Apple’s trying its hardest to protect the security of your account — whether you like it or not. 

In an email sent out in the early hours of June 6, the company confirmed that going forward it will mandate the use of 2-factor authentication (2FA) for many of its services. 

“If you install the iOS 11 or macOS High Sierra public betas this summer and meet the basic requirements, your Apple ID (xxxx@xxxx.com) will be automatically updated to use two-factor authentication,” reads the email. “This is our most advanced, easy-to-use account security, and it’s required to use some of the latest features of iOS, macOS, and iCloud.”

To be clear, this means that it’s not just early adopters downloading public betas of iOS 11 and High Sierra that will be required to use 2FA, but rather everyone that wants access to all the hot new features.   

And what is 2FA, you ask? Two-factor authentication is a basic security measure which requires two pieces of information for a user to access his or her account. Think of taking cash out of an ATM machine. You need your physical bank card (“something you have”), and your PIN (“something you know”). Only with both those keys can you get your cash. 

That High Sierra goodness.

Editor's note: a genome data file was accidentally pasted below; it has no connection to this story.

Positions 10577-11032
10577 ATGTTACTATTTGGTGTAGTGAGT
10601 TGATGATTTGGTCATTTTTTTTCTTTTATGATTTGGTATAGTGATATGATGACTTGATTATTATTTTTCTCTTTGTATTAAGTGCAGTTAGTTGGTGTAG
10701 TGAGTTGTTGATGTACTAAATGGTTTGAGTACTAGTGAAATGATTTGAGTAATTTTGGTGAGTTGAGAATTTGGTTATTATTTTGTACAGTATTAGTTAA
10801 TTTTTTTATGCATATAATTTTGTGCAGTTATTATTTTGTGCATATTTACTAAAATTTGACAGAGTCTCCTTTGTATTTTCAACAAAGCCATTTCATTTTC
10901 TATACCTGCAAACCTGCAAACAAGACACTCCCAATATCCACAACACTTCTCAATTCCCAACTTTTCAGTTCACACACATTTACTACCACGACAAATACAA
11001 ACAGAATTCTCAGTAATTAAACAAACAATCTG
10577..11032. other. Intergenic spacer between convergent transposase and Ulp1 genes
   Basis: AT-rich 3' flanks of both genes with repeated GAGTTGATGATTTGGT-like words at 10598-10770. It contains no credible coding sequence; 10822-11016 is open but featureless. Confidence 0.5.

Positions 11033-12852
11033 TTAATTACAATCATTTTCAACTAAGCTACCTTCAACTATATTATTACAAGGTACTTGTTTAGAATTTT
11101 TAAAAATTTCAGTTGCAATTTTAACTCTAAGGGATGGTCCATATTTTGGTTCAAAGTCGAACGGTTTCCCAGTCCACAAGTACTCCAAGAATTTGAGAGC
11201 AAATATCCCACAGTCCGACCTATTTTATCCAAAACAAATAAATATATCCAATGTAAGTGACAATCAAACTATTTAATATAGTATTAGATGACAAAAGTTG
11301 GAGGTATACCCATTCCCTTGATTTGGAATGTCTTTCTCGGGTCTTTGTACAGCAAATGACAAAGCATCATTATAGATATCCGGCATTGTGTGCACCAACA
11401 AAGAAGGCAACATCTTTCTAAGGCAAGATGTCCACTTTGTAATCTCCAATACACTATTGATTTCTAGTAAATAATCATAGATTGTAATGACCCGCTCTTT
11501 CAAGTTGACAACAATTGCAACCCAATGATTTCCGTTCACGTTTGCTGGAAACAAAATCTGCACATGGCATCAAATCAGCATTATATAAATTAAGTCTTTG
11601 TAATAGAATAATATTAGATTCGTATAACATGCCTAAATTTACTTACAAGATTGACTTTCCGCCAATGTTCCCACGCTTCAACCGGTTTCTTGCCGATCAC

That High Sierra goodness.

Image: apple

With email, 2FA frequently manifests as your account password (“something you know”) and a random code sent to you either via SMS or an authenticator app (“something you have”). With these two elements required to gain access to an online account, it is much harder for hackers to gain unauthorized access. 

“Once updated, you’ll get the same extra layer of security you enjoy with two-step verification today, but with an even better user experience,” the email continues. “Verification codes will be displayed on your trusted devices automatically whenever you sign in, and you will no longer need to keep a printed recovery key to make sure you can reset a forgotten password.”

So, whose Apple IDs will be automatically updated to 2FA? We reached out to Apple to determine if it’s just people downloading the public betas, or if the same requirements will apply to everyone downloading iOS 11 and High Sierra later this year. Unfortunately, we received no response as of press time. 

Either way, with Apple stating that 2FA is required to use “the latest features of iOS, macOS, and iCloud,” it’s clear the company is making a hard push toward better account security. 

So go ahead and update those security settings now — before Apple does it for you. After all, medicine’s always easier to swallow when it’s not being shoved down your throat. 

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